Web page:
On June 25, 2009, the Court sua sponte remanded this action to state court for lack of subject matter jurisdiction (Doc. 9). At 8:50 a.m. on June 26th, the Clerk of Court faxed to the state court a letter notifying it of the remand Order, with a copy of the Order (see Doc. 10). Later that day at 2:11 p.m, Defendant filed a motion to reconsider the remand Order with a supporting memorandum (Docs. 11, 12). Basically, Defendant argues that the requirements of the diversity of citizenship statute are satisfied because Plaintiff has acquired over $54,000 in medical bills and has made a $170,000 settlement demand.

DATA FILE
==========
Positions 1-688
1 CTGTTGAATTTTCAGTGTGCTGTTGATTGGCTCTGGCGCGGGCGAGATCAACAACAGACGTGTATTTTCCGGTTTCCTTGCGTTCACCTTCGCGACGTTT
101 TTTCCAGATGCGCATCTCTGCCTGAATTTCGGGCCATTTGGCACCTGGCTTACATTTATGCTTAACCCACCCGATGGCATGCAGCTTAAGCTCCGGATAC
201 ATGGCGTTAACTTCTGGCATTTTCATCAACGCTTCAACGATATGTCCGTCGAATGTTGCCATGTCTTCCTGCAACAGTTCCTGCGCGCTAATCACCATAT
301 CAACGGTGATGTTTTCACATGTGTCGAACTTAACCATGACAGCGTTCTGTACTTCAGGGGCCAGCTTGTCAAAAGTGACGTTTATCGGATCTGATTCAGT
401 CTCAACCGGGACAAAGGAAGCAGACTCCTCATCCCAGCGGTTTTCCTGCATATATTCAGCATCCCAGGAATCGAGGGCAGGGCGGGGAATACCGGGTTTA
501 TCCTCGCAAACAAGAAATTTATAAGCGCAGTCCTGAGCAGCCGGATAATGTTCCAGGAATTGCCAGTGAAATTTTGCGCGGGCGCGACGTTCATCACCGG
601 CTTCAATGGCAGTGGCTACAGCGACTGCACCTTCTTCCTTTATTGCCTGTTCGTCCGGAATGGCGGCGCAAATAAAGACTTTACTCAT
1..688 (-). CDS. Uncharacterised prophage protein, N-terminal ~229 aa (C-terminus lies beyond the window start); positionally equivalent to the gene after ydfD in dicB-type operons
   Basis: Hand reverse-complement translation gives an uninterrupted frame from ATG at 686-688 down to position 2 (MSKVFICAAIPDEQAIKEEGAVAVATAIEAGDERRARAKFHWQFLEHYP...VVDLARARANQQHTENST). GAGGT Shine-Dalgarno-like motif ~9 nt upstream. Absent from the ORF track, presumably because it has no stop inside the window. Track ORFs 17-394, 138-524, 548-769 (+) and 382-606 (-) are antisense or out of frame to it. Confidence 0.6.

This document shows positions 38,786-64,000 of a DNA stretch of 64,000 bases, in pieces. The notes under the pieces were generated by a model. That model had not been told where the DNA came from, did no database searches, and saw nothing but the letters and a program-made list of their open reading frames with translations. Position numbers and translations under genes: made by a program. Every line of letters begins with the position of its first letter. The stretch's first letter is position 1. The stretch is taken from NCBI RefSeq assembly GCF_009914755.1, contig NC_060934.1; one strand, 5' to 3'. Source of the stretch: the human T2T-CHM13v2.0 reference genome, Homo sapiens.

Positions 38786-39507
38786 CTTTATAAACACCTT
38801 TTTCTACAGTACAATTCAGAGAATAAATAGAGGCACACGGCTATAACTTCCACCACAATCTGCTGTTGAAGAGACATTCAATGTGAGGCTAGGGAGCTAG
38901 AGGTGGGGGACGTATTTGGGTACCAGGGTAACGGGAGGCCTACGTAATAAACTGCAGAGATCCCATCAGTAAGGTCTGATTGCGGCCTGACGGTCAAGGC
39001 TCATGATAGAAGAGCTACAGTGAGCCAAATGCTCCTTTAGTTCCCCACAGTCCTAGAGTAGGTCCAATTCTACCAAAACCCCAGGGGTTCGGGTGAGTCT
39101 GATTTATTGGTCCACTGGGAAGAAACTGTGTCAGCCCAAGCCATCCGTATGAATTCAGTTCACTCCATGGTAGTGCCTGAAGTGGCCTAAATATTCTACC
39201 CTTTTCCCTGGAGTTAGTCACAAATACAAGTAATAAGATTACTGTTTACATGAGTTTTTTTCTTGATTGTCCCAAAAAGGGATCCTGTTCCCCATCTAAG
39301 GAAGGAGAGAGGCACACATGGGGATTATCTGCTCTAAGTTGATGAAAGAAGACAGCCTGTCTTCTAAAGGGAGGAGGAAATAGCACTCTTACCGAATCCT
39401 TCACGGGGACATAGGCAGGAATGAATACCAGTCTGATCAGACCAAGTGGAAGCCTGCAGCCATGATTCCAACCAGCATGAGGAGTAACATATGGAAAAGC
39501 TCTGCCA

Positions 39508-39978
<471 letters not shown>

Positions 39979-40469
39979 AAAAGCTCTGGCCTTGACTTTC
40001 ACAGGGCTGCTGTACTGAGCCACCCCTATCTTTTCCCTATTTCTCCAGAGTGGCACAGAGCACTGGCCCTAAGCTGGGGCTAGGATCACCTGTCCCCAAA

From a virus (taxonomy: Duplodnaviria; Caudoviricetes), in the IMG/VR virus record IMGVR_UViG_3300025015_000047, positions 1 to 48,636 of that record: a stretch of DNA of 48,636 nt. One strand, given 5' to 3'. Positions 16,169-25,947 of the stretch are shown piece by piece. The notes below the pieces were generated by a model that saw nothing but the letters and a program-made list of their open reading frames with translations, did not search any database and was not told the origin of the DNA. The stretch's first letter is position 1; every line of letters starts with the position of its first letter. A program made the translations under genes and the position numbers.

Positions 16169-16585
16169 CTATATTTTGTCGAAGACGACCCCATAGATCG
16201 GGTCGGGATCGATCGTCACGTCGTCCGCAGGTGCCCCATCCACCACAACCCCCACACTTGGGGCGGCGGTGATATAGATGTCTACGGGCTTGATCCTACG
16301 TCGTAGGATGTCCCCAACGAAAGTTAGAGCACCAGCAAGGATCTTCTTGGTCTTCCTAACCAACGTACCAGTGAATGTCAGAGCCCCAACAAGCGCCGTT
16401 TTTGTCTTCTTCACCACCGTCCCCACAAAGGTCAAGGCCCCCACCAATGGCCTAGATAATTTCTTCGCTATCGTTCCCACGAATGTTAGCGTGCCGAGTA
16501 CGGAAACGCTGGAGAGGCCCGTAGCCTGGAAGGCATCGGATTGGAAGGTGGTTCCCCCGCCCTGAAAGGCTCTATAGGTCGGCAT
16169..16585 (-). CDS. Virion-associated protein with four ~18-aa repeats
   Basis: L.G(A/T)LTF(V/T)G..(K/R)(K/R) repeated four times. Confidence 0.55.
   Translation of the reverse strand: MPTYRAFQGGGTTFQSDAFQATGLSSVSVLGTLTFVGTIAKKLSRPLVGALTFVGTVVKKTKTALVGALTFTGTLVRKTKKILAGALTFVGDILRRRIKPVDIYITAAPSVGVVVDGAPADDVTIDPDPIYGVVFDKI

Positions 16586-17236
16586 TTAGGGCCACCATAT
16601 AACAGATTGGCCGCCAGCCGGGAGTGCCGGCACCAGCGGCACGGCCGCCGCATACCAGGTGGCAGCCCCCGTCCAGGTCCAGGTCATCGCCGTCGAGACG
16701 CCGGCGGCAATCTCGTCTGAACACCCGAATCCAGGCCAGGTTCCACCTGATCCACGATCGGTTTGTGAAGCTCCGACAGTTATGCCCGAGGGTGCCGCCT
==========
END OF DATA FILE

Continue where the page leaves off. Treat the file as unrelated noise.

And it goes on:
The amount of medical bills and settlement demand apparently were known at the time Defendant filed its removal papers, but no mention of them was made in the notice of removal. In fact, Defendant included nothing to support its assertion that the amount in controversy exceeded $75,000, exclusive of interest and costs; therefore, this Court found that Defendant failed to meet its burden -- as the proponent of jurisdiction -- to establish the requirements for subject matter jurisdiction. The Court is unable to reconsider that finding. First, under 28 U.S.C. § 1447(d), a district court is precluded from reconsidering an order remanding a removed case to state court on grounds enumerated in subsection (c) of the statute, including lack of subject matter jurisdiction. See Midlock v. Apple Vacations W., Inc., 406 F.3d 453, 457 (7th Cir. 2005), citing FDIC v. Santiago Plaza, 598 F.2d 634, 636 (1st Cir. 1979) (per curiam).*fn1 Second, there is a general rule that once a district court mails a certified copy of its remand order to the clerk of the state court from which the case was removed, the district court loses jurisdiction over the case. See Coy Chiropractic Health Ctr., Inc. v. Travelers Cas. & Sur. Co., No. 06-cv-678-DRH, 2007 WL 2219102, at *2 (S.D. Ill. July 27, 2007) (collecting cases). The fact that the District Court Clerk faxed notice, rather than mailed a certified copy, does not affect the basic rationale for the rule that the federal court loses jurisdiction once the state court has notice of the remand.